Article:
If you suspect that your passphrase may have become known to someone else, urgently create another wallet with a different passphrase and transfer all the money from the old wallet to the new one.
If you are not sure about the security of your computer, use only your smartphone for cryptocurrency transactions. Smartphones are usually better protected than computers, especially if you only install mobile apps from the App Store or Google Play and only those with high ratings.
Ideally, especially when dealing with big money, it is worth using a special hardware cold wallet or a separate smartphone for cryptocurrencies that is not used for anything else.
Finally, do not forget that MS Windows computers, especially when using “pirated” (counterfeit) applications, are more vulnerable to viruses, spyware, scams and other malware than Mac OS or Linux computers.
We hope you have learned that information security measures, caution, and diligence are key requirements for protecting your cryptocurrency funds. By applying the basic rules and security measures described in this article, you significantly reduce the risk of losing your electronic money.
8. How to cash, buy or exchange cryptocurrency from an exchanger
Using third-party online exchangers that are not affiliated with your wallet can be a bit more complicated than the transactions described in section 5 above. However, third-party exchangers give you more transaction options for different types of currencies. Third-party exchangers may also be more beneficial in terms of lower transaction fees. It therefore makes sense to improve your skills in using different exchangers.
There are quite a few such exchangers on the Internet, because this is a relatively simple business. However, some exchangers are fraudulent. So the main concern when choosing an exchanger is to check its reputation and reliability.
To choose another exchanger, you can use the recommendations of major services or friends you trust, as well as user reviews about the exchanger. On the Internet, all secrets quickly come out. Fraudulent, hacked or bankrupt exchangers quickly lose their reputation. So you can google the website address of the exchanger with the word “reputation”, “hacking”, “bankrupt”, or “scammers”.
Once you have chosen the right exchanger, working with it becomes a matter of technique and involves the following steps and principles:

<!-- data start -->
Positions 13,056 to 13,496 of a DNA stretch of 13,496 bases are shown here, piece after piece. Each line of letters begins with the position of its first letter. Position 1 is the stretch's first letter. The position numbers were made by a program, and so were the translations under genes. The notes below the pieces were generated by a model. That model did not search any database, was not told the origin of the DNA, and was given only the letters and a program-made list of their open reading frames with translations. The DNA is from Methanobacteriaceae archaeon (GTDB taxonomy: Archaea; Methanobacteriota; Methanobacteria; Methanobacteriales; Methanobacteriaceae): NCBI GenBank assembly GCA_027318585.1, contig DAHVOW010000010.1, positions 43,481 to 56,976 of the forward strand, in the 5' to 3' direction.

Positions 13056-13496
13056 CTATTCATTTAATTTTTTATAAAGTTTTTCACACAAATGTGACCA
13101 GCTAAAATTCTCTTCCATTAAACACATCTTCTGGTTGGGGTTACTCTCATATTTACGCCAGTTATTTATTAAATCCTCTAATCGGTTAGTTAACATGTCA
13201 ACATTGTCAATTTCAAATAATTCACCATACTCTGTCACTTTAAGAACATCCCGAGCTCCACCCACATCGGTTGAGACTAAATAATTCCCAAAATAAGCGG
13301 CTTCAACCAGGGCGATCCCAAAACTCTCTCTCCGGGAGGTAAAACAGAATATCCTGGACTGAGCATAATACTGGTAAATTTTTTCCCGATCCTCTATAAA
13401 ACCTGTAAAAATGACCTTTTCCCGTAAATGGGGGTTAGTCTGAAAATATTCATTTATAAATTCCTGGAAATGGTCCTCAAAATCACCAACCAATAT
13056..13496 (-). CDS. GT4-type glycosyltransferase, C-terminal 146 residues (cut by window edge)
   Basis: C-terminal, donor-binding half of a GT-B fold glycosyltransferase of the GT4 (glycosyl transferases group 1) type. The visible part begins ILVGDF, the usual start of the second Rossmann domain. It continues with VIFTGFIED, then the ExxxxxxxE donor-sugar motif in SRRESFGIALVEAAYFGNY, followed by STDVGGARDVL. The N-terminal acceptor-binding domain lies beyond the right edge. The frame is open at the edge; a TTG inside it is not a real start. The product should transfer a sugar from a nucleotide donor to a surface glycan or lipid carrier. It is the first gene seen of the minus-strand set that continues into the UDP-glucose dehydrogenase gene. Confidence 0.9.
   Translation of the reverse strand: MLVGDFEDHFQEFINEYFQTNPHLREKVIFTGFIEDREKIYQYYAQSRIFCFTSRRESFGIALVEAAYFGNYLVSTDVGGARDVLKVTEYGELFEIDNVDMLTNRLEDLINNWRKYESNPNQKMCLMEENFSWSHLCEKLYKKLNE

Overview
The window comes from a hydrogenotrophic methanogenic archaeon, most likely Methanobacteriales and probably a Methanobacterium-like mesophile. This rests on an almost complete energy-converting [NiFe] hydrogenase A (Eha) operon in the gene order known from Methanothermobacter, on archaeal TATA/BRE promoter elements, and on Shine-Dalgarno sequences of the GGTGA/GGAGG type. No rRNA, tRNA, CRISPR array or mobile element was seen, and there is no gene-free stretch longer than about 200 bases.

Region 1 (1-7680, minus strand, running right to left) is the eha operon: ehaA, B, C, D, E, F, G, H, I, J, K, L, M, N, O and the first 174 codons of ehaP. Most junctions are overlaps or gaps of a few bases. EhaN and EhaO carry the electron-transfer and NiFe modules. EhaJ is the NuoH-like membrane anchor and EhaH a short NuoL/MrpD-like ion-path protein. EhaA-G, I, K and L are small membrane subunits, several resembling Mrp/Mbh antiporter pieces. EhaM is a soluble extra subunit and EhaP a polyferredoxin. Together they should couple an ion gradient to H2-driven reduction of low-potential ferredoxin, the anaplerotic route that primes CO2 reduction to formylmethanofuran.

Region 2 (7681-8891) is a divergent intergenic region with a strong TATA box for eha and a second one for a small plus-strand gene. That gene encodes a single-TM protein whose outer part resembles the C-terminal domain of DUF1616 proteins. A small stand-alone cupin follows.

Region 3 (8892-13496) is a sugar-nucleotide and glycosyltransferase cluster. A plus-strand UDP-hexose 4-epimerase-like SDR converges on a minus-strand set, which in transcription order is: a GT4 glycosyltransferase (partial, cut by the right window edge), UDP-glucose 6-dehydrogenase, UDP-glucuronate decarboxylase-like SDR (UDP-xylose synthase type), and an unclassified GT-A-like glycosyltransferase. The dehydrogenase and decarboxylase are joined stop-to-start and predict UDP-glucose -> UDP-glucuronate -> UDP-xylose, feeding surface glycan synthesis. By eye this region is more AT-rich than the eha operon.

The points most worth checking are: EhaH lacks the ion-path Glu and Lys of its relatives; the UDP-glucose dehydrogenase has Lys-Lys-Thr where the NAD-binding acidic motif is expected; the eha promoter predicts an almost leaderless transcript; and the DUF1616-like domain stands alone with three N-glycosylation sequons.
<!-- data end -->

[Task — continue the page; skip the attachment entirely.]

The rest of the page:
- Pay attention to the currency reserves declared by the exchanger. They should be much larger than the amount you intend to exchange. The bigger the reserves, the better.
- Some exchangers, especially large ones or for large exchange amounts, require verification of your identity: passport scan, selfies or other such inconveniences. Send your personal details only to the most reliable and trusted exchangers.
- Exchangers always require 100% prepayment. Only once they have received the full amount in one currency, will they send the full amount in the other currency.
- All of the exchanger’s transactions are paid for by a fee, which is typically a few percent of the transaction amount. This is how the exchanger makes money.
- If at any point before you actually send the funds to the exchanger you start to feel that its procedure or interface is too inconvenient or you become suspicious, try another exchanger.
- If you are cashing out the crypto, provide your payment card number or other bank details to the exchanger.
- If you are buying crypto, provide your wallet address and the recipient protocol.
- Similarly, you can use an exchanger to swap one cryptocurrency for another or to transfer your cryptocurrency from one protocol to another. If the exchanger doesn’t have the desired transfer direction (combination of source and destination), use another exchanger or popular stablecoins as an intermediate means of storing funds.
- Don’t forget that you need gas for every cryptocurrency sending transaction from your cryptocurrency wallet. That is, you must have some amount of ETH, TRX or other cryptocurrency acting as fuel for the transactions.
- Transfer the funds to the exchanger’s wallet, account, or payment card. The exchange process can take a few minutes to a few hours. Failure to receive funds within 24 hours is usually grounds for a claim against the exchanger.
- You can save the exchangers you have tested in your browser bookmarks so that you do not have to search again, when you need to exchange again.